More games need to focus on metrics besides damage dealt

Currently I am playing the endgame of Outriders, and if you hop on the game’s reddit or take a look pretty much anywhere that the game is being discussed, you will see that one class, the Devastator, is often kicked from groups before an Expedition starts. The reason? Devastators are the tanks of the game and have to be built pretty specifically to do a lot of damage, and in Expeditions, damage is king.

The endgame of Outriders is completely based on time attacks of various levels. You run in, kill everything as quickly as possible and reach a drop pod full of loot. If you take too long to kill everything, you get fewer rewards, with lower chances at the higher tiers of loot. So while the game gives a nice breakdown at the end of the Expedition of damage absorbed, the amount healed, time spent DBNO and your weapon accuracy, for most people it might as well just have a single line: DAMAGE DEALT. Because this is the only line that matters when it comes to being invited for another Expedition or getting kicked out of the group.

People Can Fly haven’t helped the situation at all by making everything a time attack in the first place. If there were other things that mattered for getting the gold level of awards, like the number of deaths being a penalty, or specific mechanics that were easier to deal with if you had a tank or debuff character. Or just different Expedition types that aren’t about rushing to do things as quickly as possible, forcing everyone to use a small pool of mods and passives to dish out massive amounts of harm. The game also has no tracking of one player giving buffs to the damage of others, leading to some “Tech Shamans” also getting the boot from parties despite the massive boosts they provide.

Outriders isn’t the only game where damage dealt is put on a pedestal. One only has to look at any MMORPG to see how damage dealt or damage per second is probably one of the most discussed aspects of endgame content. Massive charts that compare each class and spec and their performance in certain content get referred to all the time, with any change to a spell or ability in the patch notes potentially drawing the ire of any player who likes that specific class, spec or job.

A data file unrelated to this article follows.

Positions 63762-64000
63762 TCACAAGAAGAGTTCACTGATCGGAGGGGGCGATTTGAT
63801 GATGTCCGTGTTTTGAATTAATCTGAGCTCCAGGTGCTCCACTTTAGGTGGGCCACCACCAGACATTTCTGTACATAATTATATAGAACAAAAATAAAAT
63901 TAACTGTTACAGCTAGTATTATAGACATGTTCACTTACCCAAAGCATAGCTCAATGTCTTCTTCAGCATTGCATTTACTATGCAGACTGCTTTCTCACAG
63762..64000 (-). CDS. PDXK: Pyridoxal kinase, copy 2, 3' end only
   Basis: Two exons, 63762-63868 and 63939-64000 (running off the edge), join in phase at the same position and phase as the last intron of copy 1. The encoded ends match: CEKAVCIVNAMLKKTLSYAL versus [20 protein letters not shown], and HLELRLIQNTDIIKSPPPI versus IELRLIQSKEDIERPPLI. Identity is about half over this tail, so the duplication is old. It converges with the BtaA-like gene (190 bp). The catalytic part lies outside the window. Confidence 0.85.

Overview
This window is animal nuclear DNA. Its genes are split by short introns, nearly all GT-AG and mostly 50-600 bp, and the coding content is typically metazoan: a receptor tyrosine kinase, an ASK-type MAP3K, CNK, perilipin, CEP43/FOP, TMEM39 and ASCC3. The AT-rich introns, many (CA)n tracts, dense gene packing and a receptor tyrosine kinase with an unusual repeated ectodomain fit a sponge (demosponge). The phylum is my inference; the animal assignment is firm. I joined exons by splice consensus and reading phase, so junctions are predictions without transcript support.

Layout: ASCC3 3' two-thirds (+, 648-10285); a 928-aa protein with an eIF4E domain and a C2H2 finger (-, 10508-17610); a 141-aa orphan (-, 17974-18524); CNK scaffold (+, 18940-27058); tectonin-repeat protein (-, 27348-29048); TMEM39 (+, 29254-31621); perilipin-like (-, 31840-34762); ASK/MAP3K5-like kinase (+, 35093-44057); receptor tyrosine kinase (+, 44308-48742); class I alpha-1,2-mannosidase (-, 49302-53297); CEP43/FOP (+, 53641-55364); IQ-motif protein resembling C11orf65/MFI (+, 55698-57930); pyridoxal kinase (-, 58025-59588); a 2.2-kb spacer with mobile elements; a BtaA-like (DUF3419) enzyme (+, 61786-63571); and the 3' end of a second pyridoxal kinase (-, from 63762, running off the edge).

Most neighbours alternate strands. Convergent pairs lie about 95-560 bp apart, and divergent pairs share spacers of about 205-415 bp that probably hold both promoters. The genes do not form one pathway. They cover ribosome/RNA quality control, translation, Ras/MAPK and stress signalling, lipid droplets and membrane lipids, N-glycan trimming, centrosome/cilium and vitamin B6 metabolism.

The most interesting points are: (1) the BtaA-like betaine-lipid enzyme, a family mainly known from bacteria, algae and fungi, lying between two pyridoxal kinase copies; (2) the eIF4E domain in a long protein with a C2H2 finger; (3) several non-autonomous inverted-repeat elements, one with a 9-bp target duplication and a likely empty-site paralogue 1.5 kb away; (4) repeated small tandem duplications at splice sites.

For many, the various graphs and their rankings are just something interesting to look at, because they refer to and are made specifically for the highest levels of play. But just like how non-professional players attempt to copy the strategies of esport champions, the same happens in these MMORPGs, with those graphs creating bias over the best class to play, the best choices to take to a raid or a dungeon.

Of WoW’s two big endgame activities, one is explicitly timed, while the other isn’t, but it honestly is. In Mythic+ dungeons, a group of five players must attempt to finish a dungeon within a time limit for the best possible rewards. Every boss needs to be killed and a specific percentage of the mobs in the instance need to die too, so you can’t just sneak by the enemies to save some time. As a result, the more damage you do, the quicker you can hack your way through the various enemies in the way of the final prize. Yes, there is a time penalty for deaths, so you want a great healer around to deal with mechanics getting ramped up over +100%, but in general all that matters is how much damage can be tossed at bosses and minions as you run the gauntlet.